Baba in freezer | Advocate general to write to speaker for legislature’s viewpunjab Updated: May 09, 2017 08:55 IST
The spiritual head of Divya Jyoti Jagriti Sansthan (DJJS) is clinically dead since January 29, 2014. The dera claims its founder is in “deep meditation”.(HT File Photo)
The Punjab advocate general Atul Nanda on Monday told the Punjab and Haryana high court that he would write to the assembly speaker for putting matter before the legislature as to what should be done in disputes over disposal of mortal remains of a person.
Nanda was responding to a question from the high court bench of justice Mahesh Grover and justice Shekher Dhawan during the resumed hearing of appeals in Divya Jyoti Jagriti Sansthan (DJJS) head Ashutosh’s case.
The division bench had referred to a single-judge order in which it was recorded that it was high time that the legislature should take up the exercise of framing legislation pertaining to the disposal of bodies and constitution of an appropriate forum to determine the disputes regarding disposal arising between his family members and well wishers taking into consideration the values and beliefs and religion of the deceased.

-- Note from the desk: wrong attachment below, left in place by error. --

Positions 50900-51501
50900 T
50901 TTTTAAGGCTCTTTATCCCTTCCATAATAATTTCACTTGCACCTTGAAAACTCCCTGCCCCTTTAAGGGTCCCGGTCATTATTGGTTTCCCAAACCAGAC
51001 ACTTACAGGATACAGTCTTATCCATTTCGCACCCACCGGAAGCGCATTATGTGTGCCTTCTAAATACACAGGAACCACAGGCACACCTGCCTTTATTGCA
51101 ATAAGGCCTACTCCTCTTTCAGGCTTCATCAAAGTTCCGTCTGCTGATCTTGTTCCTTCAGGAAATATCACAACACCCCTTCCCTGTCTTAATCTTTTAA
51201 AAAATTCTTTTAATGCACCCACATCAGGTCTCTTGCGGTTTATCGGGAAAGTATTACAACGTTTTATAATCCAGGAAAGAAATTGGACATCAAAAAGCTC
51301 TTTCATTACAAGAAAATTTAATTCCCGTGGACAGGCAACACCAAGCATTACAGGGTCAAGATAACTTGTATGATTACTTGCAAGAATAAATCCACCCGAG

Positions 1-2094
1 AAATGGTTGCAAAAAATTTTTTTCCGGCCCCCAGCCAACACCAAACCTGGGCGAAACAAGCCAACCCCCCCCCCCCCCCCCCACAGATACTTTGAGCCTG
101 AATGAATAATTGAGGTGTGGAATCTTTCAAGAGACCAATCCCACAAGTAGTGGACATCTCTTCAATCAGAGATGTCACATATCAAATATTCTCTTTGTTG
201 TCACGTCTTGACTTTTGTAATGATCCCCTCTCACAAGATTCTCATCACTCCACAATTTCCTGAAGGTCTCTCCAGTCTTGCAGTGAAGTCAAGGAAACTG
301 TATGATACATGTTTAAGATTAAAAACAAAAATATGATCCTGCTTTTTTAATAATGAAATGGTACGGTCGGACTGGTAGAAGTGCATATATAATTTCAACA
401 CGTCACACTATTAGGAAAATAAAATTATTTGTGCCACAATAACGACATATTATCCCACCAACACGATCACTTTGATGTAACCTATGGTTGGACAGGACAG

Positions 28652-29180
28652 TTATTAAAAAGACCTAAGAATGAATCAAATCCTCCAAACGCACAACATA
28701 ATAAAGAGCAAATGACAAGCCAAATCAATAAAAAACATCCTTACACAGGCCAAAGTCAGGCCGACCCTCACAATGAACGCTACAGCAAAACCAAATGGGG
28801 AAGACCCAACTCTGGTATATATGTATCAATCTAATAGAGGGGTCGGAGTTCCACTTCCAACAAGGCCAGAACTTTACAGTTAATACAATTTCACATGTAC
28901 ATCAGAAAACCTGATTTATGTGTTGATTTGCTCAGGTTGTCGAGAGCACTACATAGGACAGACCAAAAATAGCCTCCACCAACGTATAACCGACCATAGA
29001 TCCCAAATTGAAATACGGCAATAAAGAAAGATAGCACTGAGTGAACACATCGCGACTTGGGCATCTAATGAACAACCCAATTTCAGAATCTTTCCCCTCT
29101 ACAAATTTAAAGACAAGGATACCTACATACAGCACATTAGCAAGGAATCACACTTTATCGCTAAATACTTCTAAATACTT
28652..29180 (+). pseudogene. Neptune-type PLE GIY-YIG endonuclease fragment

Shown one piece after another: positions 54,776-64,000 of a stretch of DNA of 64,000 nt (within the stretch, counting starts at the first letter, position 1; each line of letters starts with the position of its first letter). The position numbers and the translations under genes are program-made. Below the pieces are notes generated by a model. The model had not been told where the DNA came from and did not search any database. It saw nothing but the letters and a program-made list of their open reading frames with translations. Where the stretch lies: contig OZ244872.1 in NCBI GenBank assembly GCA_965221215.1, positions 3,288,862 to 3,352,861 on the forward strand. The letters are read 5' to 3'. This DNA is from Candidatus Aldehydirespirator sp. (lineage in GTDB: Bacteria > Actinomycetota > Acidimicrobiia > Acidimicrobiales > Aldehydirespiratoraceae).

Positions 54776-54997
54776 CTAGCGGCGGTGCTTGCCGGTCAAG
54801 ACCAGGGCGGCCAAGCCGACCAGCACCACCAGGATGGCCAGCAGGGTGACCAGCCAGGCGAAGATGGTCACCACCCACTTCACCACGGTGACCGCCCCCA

“The legislature must ponder over it. Whether such legislation should come or not, it is up to them but at least the matter should be put before them,” Nanda said, adding that he would write to the speaker on this. Punjab’s next assembly session is expected in June.
“There is no law in India to deal with such disputes,” Nanda replied to another query of the division bench as to what should be done if a dispute arose between two brothers over the right of disposal mortal remains of their father.
The Punjab government, the DJJS and Ashutosh’s purported son Dalip Kumar Jha have filed appeals against the single-judge order of December 1, 2014, on cremation. Ashutosh was declared clinically dead on January 28, 2014, and since then his mortal remains are lying in a freezer on the dera premises.
Nanda also argued that practice of preservation of bodies had been prevalent in India since ages. Even among saints, highest form of dignity to such a person would be to preserve his mortal remains, he said. There are practices in a particular religion where bodies are put to vultures. But again, it is part of religious beliefs of a particular community,” Nanda said on an argument whether preservation would amount to disrespect to the mortal remains.
He also argued that in the case, the purported son had not been able to establish his bona fide and there were just followers who remained before the court now. “The son’s wish is not before you, you have one wish of followers,” Nanda said, arguing that followers be allowed to preserve the body. He also argued that the court declared Ashutosh clinically dead, but there was no plea for such a declaration. The arguments will continue on Tuesday as well.